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I admit: I’m susceptible to dim sum delirium. Actually, maybe “susceptible” isn’t a strong enough word. I have an affliction, a fear. Have you noticed how the carts of food seem to come out of nowhere? And the thugs pushing those things—I’m convinced they’re either half-mad or being paid a straight commission. Or both. The obituary headline appears in my nightmare: “Death by Dumplings.”

Here’s the scenario: I’m having a dim sum lunch at

Fortune. Before my napkin’s even unfolded, there’s a woman at my side: “Stuffed crab claw?” she asks. They’re bulbous, deep-fried things containing a whole lot of shrimp meat and very little crab. I tell the woman, “Sure.” But, instead of going away, she grabs yet another plate. She says something I can’t understand and hands me some seaweed that’s been mounded with shrimp paste, deep-fried, and covered in sweet-and-sour sauce. Then a guy with a steam cart starts pushing dumplings at me. On his heels, there’s another woman: “Pork bun? How about egg roll?” The barrage continues in this manner until I have to take table settings and set them on a chair just to make room for all the food. Can’t these people see that I’m weak, disoriented, and totally overwhelmed? “How about shrimp?” More shrimp?! I need more shrimp like the world needs another story about Jennifer Lopez’s ass. But they’re salt-baked, and they look awfully good.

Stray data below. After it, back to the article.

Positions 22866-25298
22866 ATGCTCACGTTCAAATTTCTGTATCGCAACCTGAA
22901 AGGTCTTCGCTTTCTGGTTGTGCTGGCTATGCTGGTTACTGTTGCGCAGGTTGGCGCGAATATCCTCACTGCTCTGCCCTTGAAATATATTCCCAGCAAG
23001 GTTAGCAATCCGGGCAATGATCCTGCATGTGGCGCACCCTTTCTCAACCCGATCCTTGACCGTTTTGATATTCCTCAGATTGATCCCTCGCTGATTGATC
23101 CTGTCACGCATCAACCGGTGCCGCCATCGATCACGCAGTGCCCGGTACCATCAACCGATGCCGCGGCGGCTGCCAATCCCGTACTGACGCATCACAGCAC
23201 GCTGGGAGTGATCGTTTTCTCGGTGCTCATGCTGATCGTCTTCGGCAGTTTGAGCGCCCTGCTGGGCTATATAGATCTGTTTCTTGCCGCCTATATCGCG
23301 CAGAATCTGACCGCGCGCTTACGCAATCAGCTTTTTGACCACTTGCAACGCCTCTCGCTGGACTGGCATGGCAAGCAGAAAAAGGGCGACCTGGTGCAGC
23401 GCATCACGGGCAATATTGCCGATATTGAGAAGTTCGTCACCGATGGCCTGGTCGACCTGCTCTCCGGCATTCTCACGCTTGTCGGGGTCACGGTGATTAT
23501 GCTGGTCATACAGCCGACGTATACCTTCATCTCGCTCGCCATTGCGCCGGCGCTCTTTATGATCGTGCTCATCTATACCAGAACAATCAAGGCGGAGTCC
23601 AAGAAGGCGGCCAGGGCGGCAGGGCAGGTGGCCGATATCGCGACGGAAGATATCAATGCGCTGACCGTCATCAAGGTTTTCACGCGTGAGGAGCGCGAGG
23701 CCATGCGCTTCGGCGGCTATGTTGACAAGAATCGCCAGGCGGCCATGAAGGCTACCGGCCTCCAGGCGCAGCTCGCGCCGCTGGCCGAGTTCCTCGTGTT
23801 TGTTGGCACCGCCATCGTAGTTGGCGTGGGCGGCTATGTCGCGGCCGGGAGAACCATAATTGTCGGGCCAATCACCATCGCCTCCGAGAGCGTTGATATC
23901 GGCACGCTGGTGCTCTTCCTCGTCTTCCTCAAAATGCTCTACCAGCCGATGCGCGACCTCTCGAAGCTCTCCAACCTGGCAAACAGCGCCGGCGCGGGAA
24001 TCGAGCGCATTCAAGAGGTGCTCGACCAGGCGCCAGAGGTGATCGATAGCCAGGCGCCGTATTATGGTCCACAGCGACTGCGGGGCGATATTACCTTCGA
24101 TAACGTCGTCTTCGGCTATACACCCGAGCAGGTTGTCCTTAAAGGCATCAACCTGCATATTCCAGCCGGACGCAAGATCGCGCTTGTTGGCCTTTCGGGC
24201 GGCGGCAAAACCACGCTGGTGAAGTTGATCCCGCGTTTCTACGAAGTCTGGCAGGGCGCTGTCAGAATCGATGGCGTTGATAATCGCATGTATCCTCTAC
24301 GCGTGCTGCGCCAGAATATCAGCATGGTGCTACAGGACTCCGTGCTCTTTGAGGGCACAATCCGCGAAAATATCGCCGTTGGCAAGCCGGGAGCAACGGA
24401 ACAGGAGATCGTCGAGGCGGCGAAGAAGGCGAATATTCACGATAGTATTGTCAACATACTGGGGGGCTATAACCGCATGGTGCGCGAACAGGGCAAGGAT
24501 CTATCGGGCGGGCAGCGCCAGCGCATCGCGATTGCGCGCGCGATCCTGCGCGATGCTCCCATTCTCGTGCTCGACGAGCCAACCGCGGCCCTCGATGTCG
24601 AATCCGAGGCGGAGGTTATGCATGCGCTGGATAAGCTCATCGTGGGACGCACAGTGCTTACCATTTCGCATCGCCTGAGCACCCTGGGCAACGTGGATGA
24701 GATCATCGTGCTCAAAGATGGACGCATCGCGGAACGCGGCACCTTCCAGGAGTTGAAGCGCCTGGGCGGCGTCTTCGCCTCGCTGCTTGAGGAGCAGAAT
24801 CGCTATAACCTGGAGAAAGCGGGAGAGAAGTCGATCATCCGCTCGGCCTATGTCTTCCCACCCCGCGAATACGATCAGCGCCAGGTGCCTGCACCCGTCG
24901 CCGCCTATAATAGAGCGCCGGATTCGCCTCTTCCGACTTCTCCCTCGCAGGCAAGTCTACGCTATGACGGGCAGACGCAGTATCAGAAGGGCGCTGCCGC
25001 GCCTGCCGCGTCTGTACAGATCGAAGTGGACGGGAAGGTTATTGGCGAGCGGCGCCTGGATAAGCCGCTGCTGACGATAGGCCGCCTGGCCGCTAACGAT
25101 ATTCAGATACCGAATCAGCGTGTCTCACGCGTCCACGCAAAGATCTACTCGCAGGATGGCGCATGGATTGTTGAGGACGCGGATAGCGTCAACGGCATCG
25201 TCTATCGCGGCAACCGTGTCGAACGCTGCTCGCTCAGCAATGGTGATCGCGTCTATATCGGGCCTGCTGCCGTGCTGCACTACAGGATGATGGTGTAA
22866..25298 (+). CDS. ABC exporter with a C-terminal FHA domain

I’ll take the blame for my own lack of composure, but consider yourself warned: Fortune’s atmosphere isn’t exactly calming. The owners have made valiant attempts to beautify the room with chandeliers and lavender curtains, but the decor isn’t enough to keep diners from feeling like little cogs in a big engine. This restaurant is about feeding hordes, period. You can’t really blame the people in charge for erecting a space so large that—as is the case during one of my dinners—it can handle a massive wedding party without disrupting its regular guests. If you could fill 400 seats and still have enough people waiting in line that you needed to hand them numbers, you’d build a barn, too.

In some ways, Fortune’s mechanical bustle is endearing—truly memorable dim sum dining, after all, is supposed to be a relentless battle of wits and resolve. The restaurant, officially titled Fortune of Seven Corners Center, marks another extension of a Virginia minichain that has built a cottage industry out of serving seafood to rival all competitors and dim sum that’s hard to refuse. The newest location is the enterprise’s magnum opus—a Chinese restaurant as big as Chinatown that specializes in everything.

The menus are daunting. The dim sum menu lists 70 items that aren’t included, at least not in snackable portions, on the massive main menu, which itself contains upward of 100 dishes. The bigger of the two documents, which is the only choice you’ll have during the non-dim-sum dinner hour, is nice if only because it allows you to ponder choices. There’s plenty of exotica here—sea cucumber, fish mouth, conch—and it’s exotic for more than just looks; I’m not the only one in the joint ordering braised abalone, probably because it’s rendered so well.